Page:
What is a Ruby? Ruby is distinguished for its bright red color, being the most famed and fabled red gemstone. In addition to its bright color, it is a most desirable gem due to its hardness, durability, luster, and rarity. Rubies can command the highest per-carat price of any colored stone. This makes Ruby one of the most important gems in the colored stone market. Transparent Rubies of large sizes are even rarer than Diamonds! A Ruby consists of the mineral corundum, which is colorless, by nature. Chromium is the trace element that causes Ruby’s red color. Gemologists consider it the "rock star" of trace elements! In essence, Ruby is a red Sapphire, since Ruby and Sapphire are identical in all properties except for color. However, because of the special allure and historical significance, Ruby has always been classified as an individual gemstone. The most renowned Rubies, like those from Myanmar, the Himalayas, and northern Vietnam, typically form in marble. They’re found in layers that are distributed irregularly within the surrounding marble. Marble forms as part of the metamorphic (rock-altering) process, when heat and pressure from mountain formation act on existing limestone deposits. In other locations, Rubies can be found in basalt rocks. Rubies from these sources can have higher iron content, which can make the Rubies darker and less intense in color. Higher iron content in the chemical makeup of a Ruby can also mask the red fluorescence, eliminating that extra glow of red color seen in marble-hosted Rubies. Physical & Spiritual Healing Properties Red is the color of our most intense emotions—love and anger, passion and fury. It’s associated with objects of power and desire—like fast cars and red roses. Early cultures treasured Rubies for [...]
What Is A Pearl? Pearls, natural or cultured, are formed when a mollusk produces layers of nacre (pronounced NAY-kur) around some type of irritant inside its shell. In natural pearls, the irritant may be another organism from the water, such as sand. In cultured pearls, a mother-of-pearl bead or a piece of tissue is manually inserted into the mollusk to start the process. For both, the quality of the nacre dictates thequality of the luster, or shine of the pearl, which is very important to its beauty and its value. Luster results from reflection of light rays off the pearl’s surface, and from concentric inner layers of nacre, like light bouncing off a convex mirror. The surface of the pearl should be smooth and free of marks while the overall shape could be round, oval, pear-shaped, or even misshapen. Misshapen pearls are called baroque pearls. Four Major Pearl Types Akoya—This type is most familiar to many jewelry customers. Japan and China both produce saltwater Akoya cultured pearls. South Sea—Australia, Indonesia, and the Philippines are leading sources of these saltwater cultured pearls. Tahitian—Cultivated primarily around the islands of French Polynesia (the most familiar of these is Tahiti), these saltwater cultured pearls usually range from white to black. Freshwater—These are usually cultured in freshwater lakes and ponds. They’re produced in a wide range of sizes, shapes, and colors. China and the US are the leading sources. Imitation Pearls Imitation pearls are usually a coated glass bead. Most have a high luster, but not the depth of luster seen on high quality cultured pearls. It's possible to separate an imitation from a cultured or natural pearl but it can be a challenge, as many pearls undergo treatments to either enhance their [...]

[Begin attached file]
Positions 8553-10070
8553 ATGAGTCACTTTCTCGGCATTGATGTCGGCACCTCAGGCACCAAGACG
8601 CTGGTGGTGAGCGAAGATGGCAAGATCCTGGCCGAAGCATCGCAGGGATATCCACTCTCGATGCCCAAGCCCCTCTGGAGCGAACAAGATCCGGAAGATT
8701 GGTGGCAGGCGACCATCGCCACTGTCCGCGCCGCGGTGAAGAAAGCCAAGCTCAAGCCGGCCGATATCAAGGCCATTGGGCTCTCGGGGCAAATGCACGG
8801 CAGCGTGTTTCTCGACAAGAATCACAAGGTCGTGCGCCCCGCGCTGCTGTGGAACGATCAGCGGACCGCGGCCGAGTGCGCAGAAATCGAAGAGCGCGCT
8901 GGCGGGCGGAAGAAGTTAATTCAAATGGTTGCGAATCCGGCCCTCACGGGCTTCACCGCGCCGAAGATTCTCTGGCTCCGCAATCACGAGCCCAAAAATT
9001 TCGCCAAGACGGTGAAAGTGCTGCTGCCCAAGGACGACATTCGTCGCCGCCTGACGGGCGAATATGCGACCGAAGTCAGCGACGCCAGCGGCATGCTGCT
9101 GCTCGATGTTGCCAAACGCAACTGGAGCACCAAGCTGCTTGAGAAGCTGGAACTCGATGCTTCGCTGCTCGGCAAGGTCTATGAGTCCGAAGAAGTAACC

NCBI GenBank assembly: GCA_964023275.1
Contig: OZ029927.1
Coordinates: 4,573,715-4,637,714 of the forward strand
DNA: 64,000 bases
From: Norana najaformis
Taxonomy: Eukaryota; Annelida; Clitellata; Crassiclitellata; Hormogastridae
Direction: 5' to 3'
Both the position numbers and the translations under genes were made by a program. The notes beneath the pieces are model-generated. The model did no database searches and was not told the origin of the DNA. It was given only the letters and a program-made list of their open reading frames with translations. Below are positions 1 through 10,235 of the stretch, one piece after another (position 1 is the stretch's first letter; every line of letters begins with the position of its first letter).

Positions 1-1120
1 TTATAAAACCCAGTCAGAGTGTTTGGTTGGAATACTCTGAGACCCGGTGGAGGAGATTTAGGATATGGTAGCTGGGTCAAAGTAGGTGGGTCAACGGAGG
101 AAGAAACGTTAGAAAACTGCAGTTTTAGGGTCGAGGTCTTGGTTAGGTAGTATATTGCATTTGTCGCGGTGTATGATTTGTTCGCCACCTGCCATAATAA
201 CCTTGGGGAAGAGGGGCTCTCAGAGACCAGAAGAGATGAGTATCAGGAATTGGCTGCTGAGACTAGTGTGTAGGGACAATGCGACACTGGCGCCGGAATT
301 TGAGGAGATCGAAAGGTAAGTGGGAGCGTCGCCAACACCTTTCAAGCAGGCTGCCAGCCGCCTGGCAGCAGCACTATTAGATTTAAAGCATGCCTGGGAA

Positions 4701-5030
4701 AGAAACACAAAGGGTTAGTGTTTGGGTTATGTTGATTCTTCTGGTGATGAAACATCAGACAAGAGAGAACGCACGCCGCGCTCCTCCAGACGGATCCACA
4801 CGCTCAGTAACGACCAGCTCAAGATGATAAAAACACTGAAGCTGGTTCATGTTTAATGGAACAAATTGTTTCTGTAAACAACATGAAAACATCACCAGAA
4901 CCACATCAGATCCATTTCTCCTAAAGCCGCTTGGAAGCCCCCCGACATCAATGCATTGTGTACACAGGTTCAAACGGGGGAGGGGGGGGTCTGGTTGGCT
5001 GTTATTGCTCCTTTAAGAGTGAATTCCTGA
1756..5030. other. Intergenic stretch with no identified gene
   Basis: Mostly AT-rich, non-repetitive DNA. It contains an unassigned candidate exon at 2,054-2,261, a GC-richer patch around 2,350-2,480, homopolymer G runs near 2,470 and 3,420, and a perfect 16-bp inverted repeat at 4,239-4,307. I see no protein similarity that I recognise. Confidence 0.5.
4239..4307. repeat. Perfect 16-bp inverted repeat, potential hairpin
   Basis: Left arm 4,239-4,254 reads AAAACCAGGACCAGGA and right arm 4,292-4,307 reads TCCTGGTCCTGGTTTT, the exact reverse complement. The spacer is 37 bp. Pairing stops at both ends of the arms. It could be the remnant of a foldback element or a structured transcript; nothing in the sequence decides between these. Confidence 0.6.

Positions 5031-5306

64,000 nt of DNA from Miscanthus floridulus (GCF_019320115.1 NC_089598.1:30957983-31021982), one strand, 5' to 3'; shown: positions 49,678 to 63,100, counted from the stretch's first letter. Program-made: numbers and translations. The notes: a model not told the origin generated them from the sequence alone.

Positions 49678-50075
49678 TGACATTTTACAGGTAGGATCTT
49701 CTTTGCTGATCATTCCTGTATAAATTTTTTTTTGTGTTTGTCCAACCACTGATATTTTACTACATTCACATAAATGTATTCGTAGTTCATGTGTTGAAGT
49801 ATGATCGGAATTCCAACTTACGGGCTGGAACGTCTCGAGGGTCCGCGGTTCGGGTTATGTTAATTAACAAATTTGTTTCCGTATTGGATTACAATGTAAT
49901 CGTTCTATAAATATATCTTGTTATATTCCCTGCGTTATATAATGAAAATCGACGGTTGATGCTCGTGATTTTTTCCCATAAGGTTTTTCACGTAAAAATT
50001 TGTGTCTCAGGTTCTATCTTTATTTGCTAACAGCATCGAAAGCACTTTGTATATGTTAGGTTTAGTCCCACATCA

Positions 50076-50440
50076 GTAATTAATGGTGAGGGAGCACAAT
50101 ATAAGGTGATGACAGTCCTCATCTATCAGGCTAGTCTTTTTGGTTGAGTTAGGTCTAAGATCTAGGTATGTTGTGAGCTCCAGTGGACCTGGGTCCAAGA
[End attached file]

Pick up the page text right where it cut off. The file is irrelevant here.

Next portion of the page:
What Is An Emerald? Emeralds are gem-quality specimens of the beryl mineral family with a rich, distinctly green color. They are found in igneous, metamorphic, and sedimentary rocks in a small number of locations worldwide. Igneous - formed from the solidification of molten rock material Metamorphic - modified by heat, pressure, and chemical processes, usually while buried deep below Earth's surface Sedimentary - formed by the accumulation of sediments For over 5000 years, Emeralds have been one of the most desirable and valuable colored stones. Ancient civilizations in Africa, Asia, and South America independently discovered Emeralds and made them a gemstone of highest esteem. It is so prized, that carat for carat, a fine Emerald may be two to three times as valuable as a Diamond. Today, Emerald, Ruby and Sapphire form the "big three" of colored stones. The "big three" generate more economic activity than all other colored stones combined. What Makes An Emerald Green? The name Emerald comes from the Greek word which literally means green stone. So, to be an Emerald, a specimen must have a distinctly green color that falls in the range from bluish green to green to slightly yellowish green. Perhaps the most important, however, the specimen must also have a rich color. Beryl, the mineral of which Emerald is a variety, is colorless and known as "goshenite." Trace amounts of chromium or vanadium in the mineral, is the key to developing it’s rich, green color. Trace amounts of iron, however, will tint the Emerald a bluish green or a yellowish green color depending upon its oxidation state. Stones with weak saturation or light tone should be called "Green Beryl." If the beryl's color is greenish blue then it is an "Aquamarine." If it is greenish yellow [...]